• The Assam-Mizoram dispute stems from a notification of 1875 that differentiated Lushai Hills (During colonial times, Mizoram was known as Lushai Hills) from the plains of Cachar, and another of 1933 that demarcates a boundary between Lushai Hills and Manipur.
  • Mizoram believes the boundary should be demarcated on the basis of the 1875 notification, which is derived from the Bengal Eastern Frontier Regulation (BEFR) Act, 1873.
  • According to an agreement between the governments of Assam and Mizoram, the status quo should be maintained in no man’s land in the border area.
  • In the Northeast’s complex boundary equations, clashes between Assam and Mizoram residents are less frequent than they are between other neighbouring states of Assam, like with Nagaland.

Assam-Nagaland: Nagaland shares a 500-km boundary with Assam and achieved statehood in December 1963 and was formed out of the Naga Hills district of Assam and Arunachal Pradesh (then North-East Frontier Agency). Violent clashes and armed conflicts, marked by killings, have occurred on the Assam-Nagaland border since 1965.

-Source: Indian Express


NEAT Scheme

Context:

Recently, the Ministry of Human Resource Development (MHRD) has announced a new National Educational Alliance for Technology (NEAT 3.0) to use technology for better learning outcomes in Higher Education.

Relevance

GS II- Education

Dimensions:
  1. About NEAT Scheme:
  2. About AICTE

About NEAT Scheme:

  • The scheme aims to use Artificial Intelligence to make learning more personalized and customized as per the requirements of the learner.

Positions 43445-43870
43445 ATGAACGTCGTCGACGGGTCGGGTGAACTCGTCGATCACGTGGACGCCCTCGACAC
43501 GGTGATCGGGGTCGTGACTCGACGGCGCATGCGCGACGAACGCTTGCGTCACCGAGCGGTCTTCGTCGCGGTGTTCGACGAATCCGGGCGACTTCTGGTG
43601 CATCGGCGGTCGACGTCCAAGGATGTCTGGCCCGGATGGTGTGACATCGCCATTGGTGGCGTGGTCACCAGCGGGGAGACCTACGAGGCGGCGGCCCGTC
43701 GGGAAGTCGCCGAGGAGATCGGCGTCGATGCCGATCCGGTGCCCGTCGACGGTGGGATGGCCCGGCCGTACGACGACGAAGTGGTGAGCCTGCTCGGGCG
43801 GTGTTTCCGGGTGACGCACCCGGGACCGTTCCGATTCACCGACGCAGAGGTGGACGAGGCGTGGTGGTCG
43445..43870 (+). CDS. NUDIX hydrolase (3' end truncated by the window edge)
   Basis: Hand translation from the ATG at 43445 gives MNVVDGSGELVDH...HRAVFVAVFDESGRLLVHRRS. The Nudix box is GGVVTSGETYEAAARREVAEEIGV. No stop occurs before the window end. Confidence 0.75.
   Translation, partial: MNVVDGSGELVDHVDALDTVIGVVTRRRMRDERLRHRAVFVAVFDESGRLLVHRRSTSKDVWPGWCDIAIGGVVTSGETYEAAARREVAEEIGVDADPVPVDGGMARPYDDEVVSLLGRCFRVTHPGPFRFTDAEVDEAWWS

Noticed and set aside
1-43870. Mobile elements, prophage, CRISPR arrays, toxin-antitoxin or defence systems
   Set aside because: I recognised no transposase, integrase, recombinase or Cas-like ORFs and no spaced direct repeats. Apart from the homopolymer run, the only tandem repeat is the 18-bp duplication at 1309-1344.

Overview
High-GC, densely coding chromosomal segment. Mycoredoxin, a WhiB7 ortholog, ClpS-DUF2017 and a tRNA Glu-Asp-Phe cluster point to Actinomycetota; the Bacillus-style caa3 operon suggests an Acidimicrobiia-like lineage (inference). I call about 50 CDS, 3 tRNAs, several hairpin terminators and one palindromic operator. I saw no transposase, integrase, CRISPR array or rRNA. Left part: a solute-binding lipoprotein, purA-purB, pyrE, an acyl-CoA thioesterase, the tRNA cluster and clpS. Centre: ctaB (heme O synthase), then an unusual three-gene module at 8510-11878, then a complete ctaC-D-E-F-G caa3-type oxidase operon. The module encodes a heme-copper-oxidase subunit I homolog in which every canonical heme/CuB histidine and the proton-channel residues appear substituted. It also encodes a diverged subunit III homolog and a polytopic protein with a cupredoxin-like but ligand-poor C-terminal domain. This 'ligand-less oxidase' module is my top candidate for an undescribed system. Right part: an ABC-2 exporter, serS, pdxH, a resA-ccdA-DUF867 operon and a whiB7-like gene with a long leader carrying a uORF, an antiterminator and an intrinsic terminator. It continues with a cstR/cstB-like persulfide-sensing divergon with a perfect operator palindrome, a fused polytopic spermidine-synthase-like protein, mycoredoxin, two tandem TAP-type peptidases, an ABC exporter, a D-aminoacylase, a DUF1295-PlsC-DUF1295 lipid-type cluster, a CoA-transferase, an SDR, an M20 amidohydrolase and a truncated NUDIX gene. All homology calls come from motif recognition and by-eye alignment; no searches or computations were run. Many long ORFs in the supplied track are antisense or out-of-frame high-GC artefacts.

• MHRD aims to recognize the development of technologies in Adaptive Learning and bring them under a common platform so that learners can access it easily.
  • It proposes to create a National Alliance with such technology developing EdTech Companies through a Public-Private Partnership (PPP) model.
  • MHRD would act as a facilitator to ensure that the Adaptive Learning Solutions are freely available to a large number of economically backward students.
  • Under the scheme, a National NEAT platform would be created to provide one-stop access to Adaptive Learning Solutions.
  • EdTech companies would be responsible for developing solutions and manage the registration of learners through the NEAT portal.
  • NEAT is aimed at taking the concept of Massive Open Online Courses (MOOCS) platform a step ahead.
  • All India Council for Technical Education (AICTE) would be the implementing agency for the NEAT programme.
  • It would help to certify maximum students with highly marketable skills and would also improve the employability of students.

About AICTE

  • The All India Council for Technical Education (AICTE) is the statutory body (AICTE Act) and a national-level council for technical education, under Department of Higher Education, Ministry of Human Resource Development.
  • It was initially only an advisory body under Department of Education, Ministry of Human Resource Development, under Government of India. However, it was in 1987 that it was given a statutory status under an Act of the Parliament.
  • Objectives of AICTE
    1. To plan, formulate and maintain the norms and standards by acting as a statutory authority.
    2. To provide quality assurance through accreditation.
    3. To monitor, evaluate and provide funding for the priority areas.
    4. Maintaining parity of certification & awards.
    5. To manage and develop the technical education system of India.

-Source: Indian Express